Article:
What’s the ideal engine to speed up your social vehicle? And which fuel do you need to run it efficiently? While many social entrepreneurs are not aware of their options, there is a suitable funding model for everyone.
Time to investigate which instruments the social finance market has in stock for you. But don’t forget: Before you choose, ask yourself what you really want from your investors.
Guest article by Christina Möhrle, originally published on the Blog ‘Empowering People Network‘ of Siemens Stiftung.
The right time for scaling
Speak to any social entrepreneur who successfully raised impact investment and you will hear several truths. One is that there is a right time for scaling. Another one is that you shouldn’t raise capital unless you really need to. To attract investment is not a gold standard that you have to chase in order to be viewed as a great social entrepreneur.
On the contrary: it comes with risks and side-effects, so it’s good to study the leaflet and consult your inner doctor before taking the pill. Do you want just the check and that’s it? Or do you seek advice, expertise and network on top of the money? Are you willing to get a partner aboard who shares profits and losses? Or is a less engaged loan provider rather your cup of tea?
Pros and cons of different financing instruments and investors
One piece of wisdom is that all financing instruments have their pros and cons – and so do the investors who provide them. Which instrument is the right one for you, is mainly a matter of plans, profiles and preferences. Even a combination of several instruments can be the perfect fuel for a powerful social engine. Therefore – unless you want to risk not seeing the wood for the trees – take a good compass in your hands before you go out in the wild.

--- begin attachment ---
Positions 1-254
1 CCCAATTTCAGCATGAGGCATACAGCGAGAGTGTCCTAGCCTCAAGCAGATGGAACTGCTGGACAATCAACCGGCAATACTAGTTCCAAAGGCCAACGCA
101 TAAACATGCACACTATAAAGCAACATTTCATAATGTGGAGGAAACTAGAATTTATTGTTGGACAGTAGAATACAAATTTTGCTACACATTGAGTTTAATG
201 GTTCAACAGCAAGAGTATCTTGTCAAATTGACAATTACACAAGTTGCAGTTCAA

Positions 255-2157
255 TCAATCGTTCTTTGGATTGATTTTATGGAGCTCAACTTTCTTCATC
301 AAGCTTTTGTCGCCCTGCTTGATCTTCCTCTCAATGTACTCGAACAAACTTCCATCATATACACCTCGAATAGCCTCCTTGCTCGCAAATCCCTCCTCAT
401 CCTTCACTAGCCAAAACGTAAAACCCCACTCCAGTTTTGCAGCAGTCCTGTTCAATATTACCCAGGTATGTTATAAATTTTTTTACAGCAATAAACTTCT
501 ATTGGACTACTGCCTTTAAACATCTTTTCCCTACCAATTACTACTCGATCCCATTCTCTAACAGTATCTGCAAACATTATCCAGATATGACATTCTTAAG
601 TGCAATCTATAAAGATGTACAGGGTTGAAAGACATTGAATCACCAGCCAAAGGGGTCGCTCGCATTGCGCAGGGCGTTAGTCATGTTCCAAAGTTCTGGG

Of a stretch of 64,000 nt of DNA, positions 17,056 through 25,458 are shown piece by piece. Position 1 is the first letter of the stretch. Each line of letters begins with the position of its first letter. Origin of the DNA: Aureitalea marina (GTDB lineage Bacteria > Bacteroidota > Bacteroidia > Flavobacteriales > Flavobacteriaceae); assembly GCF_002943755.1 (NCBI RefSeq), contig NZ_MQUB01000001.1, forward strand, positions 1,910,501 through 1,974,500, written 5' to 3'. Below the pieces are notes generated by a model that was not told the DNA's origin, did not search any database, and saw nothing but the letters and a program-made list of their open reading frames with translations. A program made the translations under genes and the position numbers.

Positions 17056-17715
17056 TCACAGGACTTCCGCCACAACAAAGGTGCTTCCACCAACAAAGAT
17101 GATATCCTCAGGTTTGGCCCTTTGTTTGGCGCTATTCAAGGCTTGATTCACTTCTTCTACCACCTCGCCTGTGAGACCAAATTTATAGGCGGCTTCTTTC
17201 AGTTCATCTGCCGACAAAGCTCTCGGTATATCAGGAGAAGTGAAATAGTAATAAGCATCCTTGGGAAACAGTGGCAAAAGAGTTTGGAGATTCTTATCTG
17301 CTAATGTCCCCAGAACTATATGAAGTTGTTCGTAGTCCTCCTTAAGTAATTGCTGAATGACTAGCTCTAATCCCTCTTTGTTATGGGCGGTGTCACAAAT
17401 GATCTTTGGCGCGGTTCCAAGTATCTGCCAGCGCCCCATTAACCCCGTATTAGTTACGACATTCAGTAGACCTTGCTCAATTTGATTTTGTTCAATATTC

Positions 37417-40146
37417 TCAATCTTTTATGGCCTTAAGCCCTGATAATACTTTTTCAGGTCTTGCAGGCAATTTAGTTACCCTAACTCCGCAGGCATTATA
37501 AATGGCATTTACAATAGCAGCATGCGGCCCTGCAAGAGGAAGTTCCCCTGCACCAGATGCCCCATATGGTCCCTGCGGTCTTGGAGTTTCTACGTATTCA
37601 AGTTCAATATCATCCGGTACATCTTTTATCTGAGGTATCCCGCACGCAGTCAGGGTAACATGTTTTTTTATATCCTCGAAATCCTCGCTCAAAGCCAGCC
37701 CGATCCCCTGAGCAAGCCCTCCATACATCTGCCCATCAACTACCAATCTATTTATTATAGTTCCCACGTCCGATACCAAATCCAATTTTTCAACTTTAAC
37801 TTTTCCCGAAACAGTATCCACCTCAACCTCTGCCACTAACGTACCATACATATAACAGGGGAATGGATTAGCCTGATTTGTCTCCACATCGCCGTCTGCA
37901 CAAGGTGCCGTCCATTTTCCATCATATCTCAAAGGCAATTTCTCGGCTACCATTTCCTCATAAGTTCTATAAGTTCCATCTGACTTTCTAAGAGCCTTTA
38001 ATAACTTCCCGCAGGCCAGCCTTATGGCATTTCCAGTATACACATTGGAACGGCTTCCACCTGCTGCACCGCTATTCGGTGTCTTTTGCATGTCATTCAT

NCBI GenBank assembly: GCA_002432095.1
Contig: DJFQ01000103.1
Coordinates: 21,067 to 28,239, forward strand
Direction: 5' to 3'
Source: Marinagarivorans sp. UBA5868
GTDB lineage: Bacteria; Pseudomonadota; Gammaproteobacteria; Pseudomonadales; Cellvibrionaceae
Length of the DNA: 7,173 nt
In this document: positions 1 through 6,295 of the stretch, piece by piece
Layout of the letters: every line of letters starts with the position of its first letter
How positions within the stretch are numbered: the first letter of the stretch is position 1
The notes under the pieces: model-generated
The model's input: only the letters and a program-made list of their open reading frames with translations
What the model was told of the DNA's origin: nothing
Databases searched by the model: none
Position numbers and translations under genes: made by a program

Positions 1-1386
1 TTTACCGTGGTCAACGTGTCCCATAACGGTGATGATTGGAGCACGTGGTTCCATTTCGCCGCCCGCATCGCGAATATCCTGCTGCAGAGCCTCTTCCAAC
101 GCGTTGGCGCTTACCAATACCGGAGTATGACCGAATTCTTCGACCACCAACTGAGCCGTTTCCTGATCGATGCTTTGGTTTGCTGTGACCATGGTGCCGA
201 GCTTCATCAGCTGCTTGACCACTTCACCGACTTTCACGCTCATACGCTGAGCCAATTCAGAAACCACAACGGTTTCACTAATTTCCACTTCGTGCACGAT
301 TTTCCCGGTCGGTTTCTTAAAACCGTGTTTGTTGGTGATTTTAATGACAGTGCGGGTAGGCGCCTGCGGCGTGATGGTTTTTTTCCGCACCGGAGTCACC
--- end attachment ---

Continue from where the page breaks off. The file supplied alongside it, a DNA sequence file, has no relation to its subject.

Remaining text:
Here is some guidance how to find your best way through the thick forest of social finance.
“North”: The legal form
In most countries, there is no such thing as a legal form specific to social enterprises. Instead, they often sit between two stools: should they go for a non-profit or a for-profit structure? For an organization wishing to achieve social impact AND financial profit (no matter how moderate), this state of play is certainly not ideal. It also limits the choice of financing instruments. If you have a non-profit entity, for example, your options are basically grants and donations. Depending on the country you are domiciled in, you may also be allowed to take on a loan.
For-profit structures, vice versa, have many choices for repayable instruments, but typically a much lower ability to secure grants and donations. To solve this dilemma, many social enterprises decide to go “hybrid”: They separate their activities into (1) those that are able to generate income and profit, and (2) those that are high-impact but will never become self-sustaining. This kind of legal set-up is called “structural hybrid” or “hybrid organizational model”.
A social enterprise that divides its activities into (1) those that (have the potential to) create substantial revenues and therefore can reach breakeven and become profitable, and (2) those that have no or very low potential for earning any income but that create high impact. These enterprises then set up a for-profit entity for (1) and a non-profit for (2). The hybrid legal structure supports the hybrid business model.
Of course, there’s an additional effort in running two entities instead of just one. But if you strive to scale your impact and need larger sums of capital from outside, walking the extra mile might pay off: The entire universe of funding opportunities opens up.
To read the complete article on the Blog ‘Empowering People Network’ of Siemens Stiftung and get more information about the business model, the stage and the impact of social businesses click here (original english version).
To read the german version click here for part 1 and here for part 2.
About the author
Christina Moehrle started her own shop as a freelance writer and journalist in 2012 to specifically promote social entrepreneurship and impact investing. Since 2014 she additionally takes care of FASE’s communications, papers and blogs. After 15 years as a manager in investor relations, structured finance and venture capital, helping to build the social finance ecosystem has become Christina’s passion and profession.